In mathematics, the **Pythagorean theorem** (in American English) or **Pythagoras' theorem** (in British English) is a relation in Euclidean geometry among the three sides of a right triangle (*right-angled triangle* in British English). It states:

In any right triangle, the area of the square whose side is the hypotenuse (the side opposite the right angle) is equal to the sum of the areas of the squares whose sides are the two legs (the two sides that meet at a right angle).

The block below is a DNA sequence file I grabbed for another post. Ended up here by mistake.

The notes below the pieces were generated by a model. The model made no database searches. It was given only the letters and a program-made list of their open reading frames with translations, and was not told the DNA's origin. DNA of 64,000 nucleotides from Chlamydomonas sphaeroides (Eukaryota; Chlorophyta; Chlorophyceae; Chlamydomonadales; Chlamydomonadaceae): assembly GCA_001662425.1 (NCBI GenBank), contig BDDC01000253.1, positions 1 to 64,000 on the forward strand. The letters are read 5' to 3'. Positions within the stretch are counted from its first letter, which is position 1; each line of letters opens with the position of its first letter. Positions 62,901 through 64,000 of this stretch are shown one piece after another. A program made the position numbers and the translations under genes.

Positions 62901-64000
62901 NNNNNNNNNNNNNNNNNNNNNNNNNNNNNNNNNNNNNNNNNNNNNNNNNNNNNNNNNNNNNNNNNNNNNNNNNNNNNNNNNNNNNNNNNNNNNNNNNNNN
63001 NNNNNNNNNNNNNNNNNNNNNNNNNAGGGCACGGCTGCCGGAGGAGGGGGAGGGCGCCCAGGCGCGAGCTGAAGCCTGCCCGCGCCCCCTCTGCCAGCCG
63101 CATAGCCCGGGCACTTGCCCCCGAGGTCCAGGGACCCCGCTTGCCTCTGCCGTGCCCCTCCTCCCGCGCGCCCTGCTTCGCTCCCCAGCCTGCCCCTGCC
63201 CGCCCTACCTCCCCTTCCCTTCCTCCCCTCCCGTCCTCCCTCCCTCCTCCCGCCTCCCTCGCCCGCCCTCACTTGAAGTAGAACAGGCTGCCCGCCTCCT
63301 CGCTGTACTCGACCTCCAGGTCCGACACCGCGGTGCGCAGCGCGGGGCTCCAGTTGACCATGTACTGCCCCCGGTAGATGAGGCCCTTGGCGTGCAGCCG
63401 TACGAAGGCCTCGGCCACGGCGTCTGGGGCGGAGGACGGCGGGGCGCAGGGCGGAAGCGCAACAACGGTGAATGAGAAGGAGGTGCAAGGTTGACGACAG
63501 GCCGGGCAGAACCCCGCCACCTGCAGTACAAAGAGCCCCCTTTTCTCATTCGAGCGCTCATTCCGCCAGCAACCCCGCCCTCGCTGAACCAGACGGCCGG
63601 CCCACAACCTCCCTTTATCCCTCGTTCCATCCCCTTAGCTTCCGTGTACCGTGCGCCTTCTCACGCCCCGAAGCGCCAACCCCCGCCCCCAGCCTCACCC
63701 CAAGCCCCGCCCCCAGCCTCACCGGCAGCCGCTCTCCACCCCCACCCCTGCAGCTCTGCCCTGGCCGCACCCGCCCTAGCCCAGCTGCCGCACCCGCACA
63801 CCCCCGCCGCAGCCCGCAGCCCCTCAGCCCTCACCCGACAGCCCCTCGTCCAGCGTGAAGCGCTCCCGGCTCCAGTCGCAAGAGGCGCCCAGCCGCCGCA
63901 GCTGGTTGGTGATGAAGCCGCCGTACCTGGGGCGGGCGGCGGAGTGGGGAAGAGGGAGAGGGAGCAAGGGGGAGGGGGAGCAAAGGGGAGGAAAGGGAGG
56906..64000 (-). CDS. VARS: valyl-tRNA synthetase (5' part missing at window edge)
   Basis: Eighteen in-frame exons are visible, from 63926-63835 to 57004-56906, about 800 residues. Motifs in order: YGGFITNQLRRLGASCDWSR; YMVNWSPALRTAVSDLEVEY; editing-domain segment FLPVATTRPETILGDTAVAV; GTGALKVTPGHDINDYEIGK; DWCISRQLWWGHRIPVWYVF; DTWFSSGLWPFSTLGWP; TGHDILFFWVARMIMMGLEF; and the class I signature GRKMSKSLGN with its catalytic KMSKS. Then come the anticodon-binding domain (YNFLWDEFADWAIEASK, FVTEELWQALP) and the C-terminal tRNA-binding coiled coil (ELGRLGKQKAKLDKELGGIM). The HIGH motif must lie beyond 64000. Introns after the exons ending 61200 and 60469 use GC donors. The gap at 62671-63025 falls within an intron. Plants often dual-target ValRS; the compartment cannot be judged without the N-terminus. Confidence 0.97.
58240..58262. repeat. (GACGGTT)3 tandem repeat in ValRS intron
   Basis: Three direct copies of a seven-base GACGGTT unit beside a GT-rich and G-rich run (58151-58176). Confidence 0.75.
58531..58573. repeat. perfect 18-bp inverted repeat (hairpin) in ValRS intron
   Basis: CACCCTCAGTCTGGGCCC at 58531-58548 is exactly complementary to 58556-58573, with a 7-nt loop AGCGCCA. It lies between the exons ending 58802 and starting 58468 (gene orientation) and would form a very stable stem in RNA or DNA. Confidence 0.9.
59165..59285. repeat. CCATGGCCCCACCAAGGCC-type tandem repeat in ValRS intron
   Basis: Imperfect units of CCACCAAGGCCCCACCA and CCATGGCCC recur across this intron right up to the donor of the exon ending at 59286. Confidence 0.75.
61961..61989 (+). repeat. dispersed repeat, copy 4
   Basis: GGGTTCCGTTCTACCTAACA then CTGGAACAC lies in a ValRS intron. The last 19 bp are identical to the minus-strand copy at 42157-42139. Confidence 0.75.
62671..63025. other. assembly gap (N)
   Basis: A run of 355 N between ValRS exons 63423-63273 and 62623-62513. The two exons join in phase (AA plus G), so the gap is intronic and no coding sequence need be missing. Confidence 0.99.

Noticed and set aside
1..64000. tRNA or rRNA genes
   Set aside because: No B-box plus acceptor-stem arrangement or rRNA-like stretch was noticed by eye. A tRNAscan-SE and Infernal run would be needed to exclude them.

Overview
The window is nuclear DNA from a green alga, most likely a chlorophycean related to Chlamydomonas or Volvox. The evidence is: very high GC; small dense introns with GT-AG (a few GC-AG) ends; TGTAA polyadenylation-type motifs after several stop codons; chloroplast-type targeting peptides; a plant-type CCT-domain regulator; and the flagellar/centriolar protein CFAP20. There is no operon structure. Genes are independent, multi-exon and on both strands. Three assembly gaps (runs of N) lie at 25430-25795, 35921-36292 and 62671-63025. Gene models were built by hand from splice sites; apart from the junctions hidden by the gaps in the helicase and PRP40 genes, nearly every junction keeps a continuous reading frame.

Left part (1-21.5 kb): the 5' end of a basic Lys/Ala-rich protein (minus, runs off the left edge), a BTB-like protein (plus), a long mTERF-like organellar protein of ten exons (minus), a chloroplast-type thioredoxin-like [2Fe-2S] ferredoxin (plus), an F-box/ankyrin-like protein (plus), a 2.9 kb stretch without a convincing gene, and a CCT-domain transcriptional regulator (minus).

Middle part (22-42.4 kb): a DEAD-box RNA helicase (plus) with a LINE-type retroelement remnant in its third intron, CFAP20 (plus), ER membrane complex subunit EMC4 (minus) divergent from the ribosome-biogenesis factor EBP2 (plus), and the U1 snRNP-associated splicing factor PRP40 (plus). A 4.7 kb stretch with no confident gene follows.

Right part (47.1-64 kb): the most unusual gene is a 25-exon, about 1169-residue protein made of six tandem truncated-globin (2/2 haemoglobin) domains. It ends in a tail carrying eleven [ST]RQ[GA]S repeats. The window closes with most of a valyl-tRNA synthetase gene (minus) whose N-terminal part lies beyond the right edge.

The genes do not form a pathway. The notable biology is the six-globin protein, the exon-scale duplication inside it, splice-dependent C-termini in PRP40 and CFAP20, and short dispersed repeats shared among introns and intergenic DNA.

The Pythagorean theorem is named after the Greek mathematician Pythagoras, who by tradition is credited with its discovery and proof,^{ }although it is often argued that knowledge of the theory predates him. (There is much evidence that Babylonian mathematicians understood the principle, if not the mathematical significance.)